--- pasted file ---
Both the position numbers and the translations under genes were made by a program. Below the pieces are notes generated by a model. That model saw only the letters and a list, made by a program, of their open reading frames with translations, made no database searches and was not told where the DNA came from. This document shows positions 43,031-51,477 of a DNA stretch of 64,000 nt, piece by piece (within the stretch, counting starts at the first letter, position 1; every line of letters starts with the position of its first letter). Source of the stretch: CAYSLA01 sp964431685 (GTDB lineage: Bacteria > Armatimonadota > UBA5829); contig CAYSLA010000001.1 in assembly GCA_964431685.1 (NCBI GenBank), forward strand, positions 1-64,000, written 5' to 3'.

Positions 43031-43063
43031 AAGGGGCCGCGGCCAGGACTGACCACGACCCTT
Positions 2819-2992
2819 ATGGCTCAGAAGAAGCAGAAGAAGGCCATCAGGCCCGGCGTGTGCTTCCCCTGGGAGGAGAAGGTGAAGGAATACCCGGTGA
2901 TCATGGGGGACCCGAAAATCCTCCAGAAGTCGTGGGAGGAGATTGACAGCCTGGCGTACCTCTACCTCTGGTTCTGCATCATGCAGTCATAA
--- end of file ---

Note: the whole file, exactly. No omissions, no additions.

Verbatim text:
Both the position numbers and the translations under genes were made by a program. Below the pieces are notes generated by a model. That model saw only the letters and a list, made by a program, of their open reading frames with translations, made no database searches and was not told where the DNA came from. This document shows positions 43,031-51,477 of a DNA stretch of 64,000 nt, piece by piece (within the stretch, counting starts at the first letter, position 1; every line of letters starts with the position of its first letter). Source of the stretch: CAYSLA01 sp964431685 (GTDB lineage: Bacteria > Armatimonadota > UBA5829); contig CAYSLA010000001.1 in assembly GCA_964431685.1 (NCBI GenBank), forward strand, positions 1-64,000, written 5' to 3'.

Positions 43031-43063
43031 AAGGGGCCGCGGCCAGGACTGACCACGACCCTT
Positions 2819-2992
2819 ATGGCTCAGAAGAAGCAGAAGAAGGCCATCAGGCCCGGCGTGTGCTTCCCCTGGGAGGAGAAGGTGAAGGAATACCCGGTGA
2901 TCATGGGGGACCCGAAAATCCTCCAGAAGTCGTGGGAGGAGATTGACAGCCTGGCGTACCTCTACCTCTGGTTCTGCATCATGCAGTCATAA